Plate of colourful salad

Eating a rainbow of colours doesn’t mean stuffing your face with M&Ms or Haribos… we’re talking veg and fruit here, of course. Not only is it proven to be beneficial to eat plenty of fruit and vegetables, brighten up your diet with the different colours of the rainbow and you’ll most certainly brighten up your health this autumn. Aim to get the full spectrum of colours of the rainbow into your diet over a week

The standard British diet (especially kids’) can be pretty beige if we’re not careful: porridge, cereal, sausages, croissants or granola for breakfast, sandwich or soup and crisps at lunch and pasta or chicken for dinner. But add some colour by eating a diversity of fruit and veg and you are giving your body a dollop of protective qualities.

The colours in your fruit and veg, or rather the tiny compounds that create their colour, are the source of powerful phytonutrients or phytochemicals that studies show reduce the risk of chronic diseases such as diabetes, heart disease and cancer in people who eat a diet high in plant-based foods. When consumed, these phytonutrients stimulate enzymes that help the body eliminate toxins, boost the immune system, promote healthy oestrogen metabolism, support cardiovascular health and kill off cancer cells.

A 2014 study at University College, London reported increasing health benefits for people who ate up to seven or more portions a day – with vegetables and salad proving more beneficial than fruit. Many of the beneficial compounds in plants are linked to their colour pigments, so by eating a wide variety of fruit and veg you’ll reap the most from your seven-a-day.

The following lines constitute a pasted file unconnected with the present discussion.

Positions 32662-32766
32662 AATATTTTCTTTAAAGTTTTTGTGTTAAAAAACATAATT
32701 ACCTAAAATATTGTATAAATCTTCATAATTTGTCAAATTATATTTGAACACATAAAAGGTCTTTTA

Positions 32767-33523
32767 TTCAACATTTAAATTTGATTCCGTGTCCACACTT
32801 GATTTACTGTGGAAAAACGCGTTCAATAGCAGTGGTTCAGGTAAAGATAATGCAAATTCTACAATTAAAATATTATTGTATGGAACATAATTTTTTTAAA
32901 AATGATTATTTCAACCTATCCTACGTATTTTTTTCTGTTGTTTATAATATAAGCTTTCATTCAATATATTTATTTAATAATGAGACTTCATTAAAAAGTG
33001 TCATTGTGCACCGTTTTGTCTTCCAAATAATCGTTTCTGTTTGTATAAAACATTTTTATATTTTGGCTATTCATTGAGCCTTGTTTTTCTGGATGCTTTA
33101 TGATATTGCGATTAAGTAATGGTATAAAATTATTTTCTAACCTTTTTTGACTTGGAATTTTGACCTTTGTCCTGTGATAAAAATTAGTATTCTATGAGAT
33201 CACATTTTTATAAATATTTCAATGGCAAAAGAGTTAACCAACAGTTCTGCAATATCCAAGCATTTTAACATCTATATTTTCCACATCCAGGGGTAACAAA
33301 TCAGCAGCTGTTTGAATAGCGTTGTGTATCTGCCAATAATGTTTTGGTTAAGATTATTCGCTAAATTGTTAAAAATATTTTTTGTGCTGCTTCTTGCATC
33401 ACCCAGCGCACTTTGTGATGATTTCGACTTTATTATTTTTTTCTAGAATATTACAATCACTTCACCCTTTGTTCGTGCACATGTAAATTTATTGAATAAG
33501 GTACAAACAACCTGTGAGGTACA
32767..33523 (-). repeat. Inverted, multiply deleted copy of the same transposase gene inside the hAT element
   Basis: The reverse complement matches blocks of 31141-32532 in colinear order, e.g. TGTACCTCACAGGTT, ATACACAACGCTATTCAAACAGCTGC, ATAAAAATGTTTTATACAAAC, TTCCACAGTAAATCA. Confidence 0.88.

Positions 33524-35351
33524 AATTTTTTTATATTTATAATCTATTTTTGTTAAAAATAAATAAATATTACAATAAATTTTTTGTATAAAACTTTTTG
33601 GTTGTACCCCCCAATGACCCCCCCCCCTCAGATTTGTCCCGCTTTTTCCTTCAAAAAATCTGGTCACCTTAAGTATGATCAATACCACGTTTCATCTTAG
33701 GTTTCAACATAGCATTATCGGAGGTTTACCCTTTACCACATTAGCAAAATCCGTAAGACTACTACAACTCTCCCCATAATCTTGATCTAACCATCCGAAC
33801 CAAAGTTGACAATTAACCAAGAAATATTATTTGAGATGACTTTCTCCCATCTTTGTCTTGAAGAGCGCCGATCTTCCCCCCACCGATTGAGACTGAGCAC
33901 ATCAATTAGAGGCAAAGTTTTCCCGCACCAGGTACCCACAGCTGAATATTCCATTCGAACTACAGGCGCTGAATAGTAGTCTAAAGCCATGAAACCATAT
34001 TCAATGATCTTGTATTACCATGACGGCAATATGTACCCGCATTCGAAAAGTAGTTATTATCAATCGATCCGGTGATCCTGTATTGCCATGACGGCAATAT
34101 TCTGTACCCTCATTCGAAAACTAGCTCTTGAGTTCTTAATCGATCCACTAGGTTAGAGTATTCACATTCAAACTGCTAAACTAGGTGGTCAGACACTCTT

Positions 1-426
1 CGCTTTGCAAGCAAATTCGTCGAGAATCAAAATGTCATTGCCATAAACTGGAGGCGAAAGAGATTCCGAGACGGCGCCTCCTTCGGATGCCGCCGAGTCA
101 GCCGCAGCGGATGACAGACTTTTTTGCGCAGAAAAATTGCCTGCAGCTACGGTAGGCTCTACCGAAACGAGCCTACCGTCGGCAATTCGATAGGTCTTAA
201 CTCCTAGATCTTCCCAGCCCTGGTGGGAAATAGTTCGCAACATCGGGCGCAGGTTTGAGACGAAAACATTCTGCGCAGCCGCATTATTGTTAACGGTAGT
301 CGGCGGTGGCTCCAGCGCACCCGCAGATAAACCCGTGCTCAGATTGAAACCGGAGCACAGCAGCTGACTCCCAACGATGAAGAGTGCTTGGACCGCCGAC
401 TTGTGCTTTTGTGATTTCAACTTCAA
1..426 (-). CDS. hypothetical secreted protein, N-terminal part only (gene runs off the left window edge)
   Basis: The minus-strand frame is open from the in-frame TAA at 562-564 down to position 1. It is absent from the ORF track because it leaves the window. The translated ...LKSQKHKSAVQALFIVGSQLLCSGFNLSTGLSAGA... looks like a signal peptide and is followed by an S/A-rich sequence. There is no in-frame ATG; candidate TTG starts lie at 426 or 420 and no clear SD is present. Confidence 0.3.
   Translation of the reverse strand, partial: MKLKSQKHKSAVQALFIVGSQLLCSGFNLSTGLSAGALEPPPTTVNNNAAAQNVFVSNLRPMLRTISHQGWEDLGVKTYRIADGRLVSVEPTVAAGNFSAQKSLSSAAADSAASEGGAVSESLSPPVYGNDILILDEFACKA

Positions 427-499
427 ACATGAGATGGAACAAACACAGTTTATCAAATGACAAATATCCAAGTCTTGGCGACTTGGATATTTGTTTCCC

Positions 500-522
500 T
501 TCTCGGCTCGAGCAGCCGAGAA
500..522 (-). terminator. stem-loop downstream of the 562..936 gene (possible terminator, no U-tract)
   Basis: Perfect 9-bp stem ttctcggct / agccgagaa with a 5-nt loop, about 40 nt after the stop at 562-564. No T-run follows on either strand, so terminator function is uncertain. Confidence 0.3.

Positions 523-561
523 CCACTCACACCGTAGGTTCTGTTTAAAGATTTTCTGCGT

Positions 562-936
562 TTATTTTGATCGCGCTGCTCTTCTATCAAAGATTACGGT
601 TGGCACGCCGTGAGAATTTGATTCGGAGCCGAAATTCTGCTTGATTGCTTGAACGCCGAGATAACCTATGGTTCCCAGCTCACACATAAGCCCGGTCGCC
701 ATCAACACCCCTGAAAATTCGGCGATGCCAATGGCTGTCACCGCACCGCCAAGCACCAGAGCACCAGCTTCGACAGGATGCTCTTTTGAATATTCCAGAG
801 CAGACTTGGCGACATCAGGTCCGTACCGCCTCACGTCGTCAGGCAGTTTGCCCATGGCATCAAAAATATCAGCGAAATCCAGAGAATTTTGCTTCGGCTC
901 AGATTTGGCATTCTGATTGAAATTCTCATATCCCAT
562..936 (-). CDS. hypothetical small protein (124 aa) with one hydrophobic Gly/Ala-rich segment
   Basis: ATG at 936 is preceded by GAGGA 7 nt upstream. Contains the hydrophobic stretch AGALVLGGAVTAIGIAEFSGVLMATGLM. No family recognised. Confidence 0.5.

Red pepper


Supplies lycopene, which protects the skin from sun damage and may help against certain cancers.

Pink gratefruit, watermelon, red peppers, chillies, tomatoes






Packed with betacarotene, which the body converts into Vitamin A for healthy skin.

Squash, sweet potato, carrots, mango, papaya, nectarines, peaches, apricots




Supplies the carotenoids (lutein and zeaxanthin) that protect the eyes from macular degeneration and help reduce the risk of developing cataracts.

Corn, yellow peppers, yellow courgettes





Rich in energising chlorophyl.

Spinach, watercress, rocket, broccoli, kale, asparagus, cucumbers, green grapes, avocados, kiwis


Red cabbage


Good source of protective anthocyanin, which are great anti-agers.

Aubergines, blueberries, red grapes, blackcurrants, plums, red cabbage